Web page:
5. The BabyShusher. Yes, the BabyShusher. It does exactly what you're thinking. It says 'shhh. shhhhhh.' Call me lazy, call me crazy. I call the people who made this ingenious. I have to admit, hubby and I saw this when I was pregnant at Right Start and laughed at it. We can say 'shhh' we don't need to buy a device to do it for us. Fast forward 6 months and we made our first road trip to Michigan where baby started crying and we took turns 'shhh-ing' over our shoulders (for hours). When we got back to Chicago, I made an emergency run to Right Start and paid the thirty some odd dollars for this device. I only use it in the carseat, but when we need it, it works. You can go get yours here and then thank me later. 


I Can Wait...

Four months after my sweet baby boy was born, I have slowly began to realize something- I can wait. I have made the executive decision to stop saying "I can't wait!"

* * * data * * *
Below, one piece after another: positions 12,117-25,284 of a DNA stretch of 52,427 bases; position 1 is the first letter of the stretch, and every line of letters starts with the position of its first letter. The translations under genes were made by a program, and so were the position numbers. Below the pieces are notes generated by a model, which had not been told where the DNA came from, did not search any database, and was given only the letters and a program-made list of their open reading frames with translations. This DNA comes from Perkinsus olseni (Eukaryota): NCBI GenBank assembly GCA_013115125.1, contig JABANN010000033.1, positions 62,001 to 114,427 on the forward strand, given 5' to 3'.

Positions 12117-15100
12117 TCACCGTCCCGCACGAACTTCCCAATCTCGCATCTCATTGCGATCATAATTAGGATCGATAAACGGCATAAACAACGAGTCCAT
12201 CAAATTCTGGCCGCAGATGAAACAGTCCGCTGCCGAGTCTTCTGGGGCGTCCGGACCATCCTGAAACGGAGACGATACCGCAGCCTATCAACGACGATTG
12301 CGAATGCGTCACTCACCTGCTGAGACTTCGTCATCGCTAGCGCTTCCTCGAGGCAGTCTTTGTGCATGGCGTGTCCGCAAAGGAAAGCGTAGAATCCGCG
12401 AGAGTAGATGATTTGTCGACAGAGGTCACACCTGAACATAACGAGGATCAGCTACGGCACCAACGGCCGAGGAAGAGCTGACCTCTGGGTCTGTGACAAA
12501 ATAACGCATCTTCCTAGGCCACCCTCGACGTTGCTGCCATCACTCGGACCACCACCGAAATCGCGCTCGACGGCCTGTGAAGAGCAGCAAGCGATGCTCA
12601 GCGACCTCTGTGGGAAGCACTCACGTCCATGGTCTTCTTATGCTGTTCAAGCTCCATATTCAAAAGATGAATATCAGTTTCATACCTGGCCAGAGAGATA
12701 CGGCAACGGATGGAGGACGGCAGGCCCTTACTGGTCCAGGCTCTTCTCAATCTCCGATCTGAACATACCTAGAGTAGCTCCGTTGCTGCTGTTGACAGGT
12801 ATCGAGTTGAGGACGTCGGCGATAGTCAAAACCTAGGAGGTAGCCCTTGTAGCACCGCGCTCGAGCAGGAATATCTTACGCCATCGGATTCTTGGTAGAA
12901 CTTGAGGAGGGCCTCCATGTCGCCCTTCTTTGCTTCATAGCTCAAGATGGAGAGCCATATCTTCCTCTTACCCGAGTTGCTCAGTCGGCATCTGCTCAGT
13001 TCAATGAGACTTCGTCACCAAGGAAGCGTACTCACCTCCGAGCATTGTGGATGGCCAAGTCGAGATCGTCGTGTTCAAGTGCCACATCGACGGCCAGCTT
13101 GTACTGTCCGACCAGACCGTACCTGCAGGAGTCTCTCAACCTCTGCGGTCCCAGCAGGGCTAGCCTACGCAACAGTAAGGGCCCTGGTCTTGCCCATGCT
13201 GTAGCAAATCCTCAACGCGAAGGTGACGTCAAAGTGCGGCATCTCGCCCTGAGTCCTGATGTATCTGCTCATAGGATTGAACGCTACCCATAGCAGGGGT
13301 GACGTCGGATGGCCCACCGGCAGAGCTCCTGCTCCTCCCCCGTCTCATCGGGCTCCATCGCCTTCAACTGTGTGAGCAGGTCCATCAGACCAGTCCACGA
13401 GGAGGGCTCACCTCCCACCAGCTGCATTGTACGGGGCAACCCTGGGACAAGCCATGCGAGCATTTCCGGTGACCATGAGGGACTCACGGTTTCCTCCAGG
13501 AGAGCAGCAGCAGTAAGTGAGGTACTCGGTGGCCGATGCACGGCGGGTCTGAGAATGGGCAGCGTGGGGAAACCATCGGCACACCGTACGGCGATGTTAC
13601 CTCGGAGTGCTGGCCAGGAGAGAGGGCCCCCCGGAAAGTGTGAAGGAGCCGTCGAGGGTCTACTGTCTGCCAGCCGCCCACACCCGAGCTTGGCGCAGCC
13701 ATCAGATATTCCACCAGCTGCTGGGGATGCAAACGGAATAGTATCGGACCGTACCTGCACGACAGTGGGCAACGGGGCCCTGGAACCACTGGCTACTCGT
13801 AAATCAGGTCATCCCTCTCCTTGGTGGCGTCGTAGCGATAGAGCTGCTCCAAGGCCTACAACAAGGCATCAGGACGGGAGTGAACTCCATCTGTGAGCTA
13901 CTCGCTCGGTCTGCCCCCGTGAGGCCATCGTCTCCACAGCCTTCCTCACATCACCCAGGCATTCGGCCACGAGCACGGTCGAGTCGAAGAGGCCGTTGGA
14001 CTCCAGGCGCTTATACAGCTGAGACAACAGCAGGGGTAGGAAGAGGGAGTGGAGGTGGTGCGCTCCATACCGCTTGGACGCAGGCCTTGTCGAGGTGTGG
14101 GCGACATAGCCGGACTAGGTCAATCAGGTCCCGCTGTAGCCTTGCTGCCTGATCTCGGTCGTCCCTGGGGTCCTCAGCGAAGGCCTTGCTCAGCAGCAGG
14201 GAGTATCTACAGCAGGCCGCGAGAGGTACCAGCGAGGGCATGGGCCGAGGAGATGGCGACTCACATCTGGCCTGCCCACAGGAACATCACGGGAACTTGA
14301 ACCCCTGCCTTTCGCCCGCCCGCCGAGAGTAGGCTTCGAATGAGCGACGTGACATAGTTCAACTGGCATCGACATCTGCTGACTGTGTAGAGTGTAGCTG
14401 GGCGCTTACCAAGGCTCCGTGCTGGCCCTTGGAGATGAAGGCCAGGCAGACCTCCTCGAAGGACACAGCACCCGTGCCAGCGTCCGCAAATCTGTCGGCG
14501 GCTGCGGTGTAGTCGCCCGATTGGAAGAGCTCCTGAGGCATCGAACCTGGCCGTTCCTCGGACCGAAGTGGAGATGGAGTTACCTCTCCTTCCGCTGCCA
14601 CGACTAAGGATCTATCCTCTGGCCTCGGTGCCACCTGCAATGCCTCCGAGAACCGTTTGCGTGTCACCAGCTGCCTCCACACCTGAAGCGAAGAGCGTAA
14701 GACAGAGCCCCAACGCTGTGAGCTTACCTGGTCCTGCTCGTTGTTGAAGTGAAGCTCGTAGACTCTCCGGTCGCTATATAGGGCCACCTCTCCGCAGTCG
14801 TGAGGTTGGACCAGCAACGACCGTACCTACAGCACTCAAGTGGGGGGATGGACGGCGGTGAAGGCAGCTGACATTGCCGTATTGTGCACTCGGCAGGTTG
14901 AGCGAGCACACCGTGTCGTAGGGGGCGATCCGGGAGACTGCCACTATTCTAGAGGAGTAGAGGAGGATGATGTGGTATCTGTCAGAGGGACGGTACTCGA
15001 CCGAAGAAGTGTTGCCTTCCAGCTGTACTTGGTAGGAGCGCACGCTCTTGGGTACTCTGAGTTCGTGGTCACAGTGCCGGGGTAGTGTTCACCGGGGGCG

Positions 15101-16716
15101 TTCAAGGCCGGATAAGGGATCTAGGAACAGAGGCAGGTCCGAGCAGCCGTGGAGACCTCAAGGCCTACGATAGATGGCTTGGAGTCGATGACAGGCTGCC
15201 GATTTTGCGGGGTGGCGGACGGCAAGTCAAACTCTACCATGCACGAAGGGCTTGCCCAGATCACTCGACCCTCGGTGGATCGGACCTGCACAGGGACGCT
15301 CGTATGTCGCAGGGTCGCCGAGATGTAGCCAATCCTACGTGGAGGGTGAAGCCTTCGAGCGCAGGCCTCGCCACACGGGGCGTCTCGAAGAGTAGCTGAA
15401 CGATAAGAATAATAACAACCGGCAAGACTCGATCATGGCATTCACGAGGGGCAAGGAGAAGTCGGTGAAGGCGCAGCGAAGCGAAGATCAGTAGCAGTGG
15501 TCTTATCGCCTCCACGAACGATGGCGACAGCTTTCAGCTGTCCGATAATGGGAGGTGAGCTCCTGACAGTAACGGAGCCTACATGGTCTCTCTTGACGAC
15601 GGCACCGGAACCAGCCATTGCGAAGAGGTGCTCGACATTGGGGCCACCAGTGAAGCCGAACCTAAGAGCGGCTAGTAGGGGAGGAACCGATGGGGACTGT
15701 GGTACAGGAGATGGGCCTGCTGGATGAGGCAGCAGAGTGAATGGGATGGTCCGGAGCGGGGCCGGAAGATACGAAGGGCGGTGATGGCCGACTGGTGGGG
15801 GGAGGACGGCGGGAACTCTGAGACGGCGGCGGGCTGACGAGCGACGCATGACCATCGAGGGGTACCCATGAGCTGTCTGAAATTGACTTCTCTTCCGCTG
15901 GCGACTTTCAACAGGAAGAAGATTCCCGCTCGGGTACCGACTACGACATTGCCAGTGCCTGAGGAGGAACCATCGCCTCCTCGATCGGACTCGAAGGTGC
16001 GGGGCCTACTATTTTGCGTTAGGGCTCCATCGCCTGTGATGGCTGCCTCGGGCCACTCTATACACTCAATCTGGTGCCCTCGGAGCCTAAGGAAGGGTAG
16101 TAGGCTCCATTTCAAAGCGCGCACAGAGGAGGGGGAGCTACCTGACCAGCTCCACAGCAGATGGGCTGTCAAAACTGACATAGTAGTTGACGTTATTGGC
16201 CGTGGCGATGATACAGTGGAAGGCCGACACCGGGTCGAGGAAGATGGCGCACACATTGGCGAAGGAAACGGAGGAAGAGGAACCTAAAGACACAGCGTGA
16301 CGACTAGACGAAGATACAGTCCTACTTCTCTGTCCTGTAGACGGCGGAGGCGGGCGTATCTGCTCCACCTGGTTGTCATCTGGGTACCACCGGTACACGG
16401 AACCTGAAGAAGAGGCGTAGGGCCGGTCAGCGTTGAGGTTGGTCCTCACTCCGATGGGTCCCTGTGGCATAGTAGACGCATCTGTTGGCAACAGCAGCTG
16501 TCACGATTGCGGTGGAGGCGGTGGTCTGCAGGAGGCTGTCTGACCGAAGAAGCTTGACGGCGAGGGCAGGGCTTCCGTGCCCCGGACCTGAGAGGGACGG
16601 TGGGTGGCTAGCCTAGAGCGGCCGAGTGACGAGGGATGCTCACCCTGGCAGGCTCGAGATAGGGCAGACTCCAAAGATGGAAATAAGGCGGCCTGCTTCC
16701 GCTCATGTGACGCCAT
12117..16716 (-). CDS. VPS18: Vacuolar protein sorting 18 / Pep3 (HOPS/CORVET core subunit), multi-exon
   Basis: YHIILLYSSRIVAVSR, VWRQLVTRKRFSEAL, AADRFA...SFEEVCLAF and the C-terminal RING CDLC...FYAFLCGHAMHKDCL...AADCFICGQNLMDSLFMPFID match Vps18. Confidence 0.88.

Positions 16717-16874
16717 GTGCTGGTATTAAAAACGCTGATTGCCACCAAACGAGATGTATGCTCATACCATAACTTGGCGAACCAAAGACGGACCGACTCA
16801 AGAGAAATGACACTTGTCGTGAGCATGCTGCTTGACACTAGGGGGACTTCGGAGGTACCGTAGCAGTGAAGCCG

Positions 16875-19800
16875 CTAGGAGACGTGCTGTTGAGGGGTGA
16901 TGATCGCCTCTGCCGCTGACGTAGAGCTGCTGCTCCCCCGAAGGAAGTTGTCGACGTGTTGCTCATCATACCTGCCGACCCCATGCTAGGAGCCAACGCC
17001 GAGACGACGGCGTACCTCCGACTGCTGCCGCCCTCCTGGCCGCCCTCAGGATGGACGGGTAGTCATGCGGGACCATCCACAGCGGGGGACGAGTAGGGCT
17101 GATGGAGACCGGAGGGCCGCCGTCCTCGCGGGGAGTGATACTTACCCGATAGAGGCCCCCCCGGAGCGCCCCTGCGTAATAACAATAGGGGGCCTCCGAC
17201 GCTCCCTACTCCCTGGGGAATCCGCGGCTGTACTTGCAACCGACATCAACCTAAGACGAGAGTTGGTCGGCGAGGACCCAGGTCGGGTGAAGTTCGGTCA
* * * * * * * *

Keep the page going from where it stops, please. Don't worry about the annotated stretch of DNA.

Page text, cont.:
There have been so many times in my life where I have found myself saying "I can't wait until {insert something big here}!" Well, now I know, yes, yes I can wait. If I stop saying "I can't wait!" maybe time will slow down a little bit and those {inserted big moments} will stop flying by so quickly. 
When I was an awkward middle schooler I would always say, "I can't wait until high school!" High school has come and gone and now that I've been out of high school for (gasp) 11 years, I want to cry. High school was great, but so was that moment in my life when I said "I can't wait for high school!" I just couldn't see it because I had a serious case of 'the grass is greener…' You know how that goes.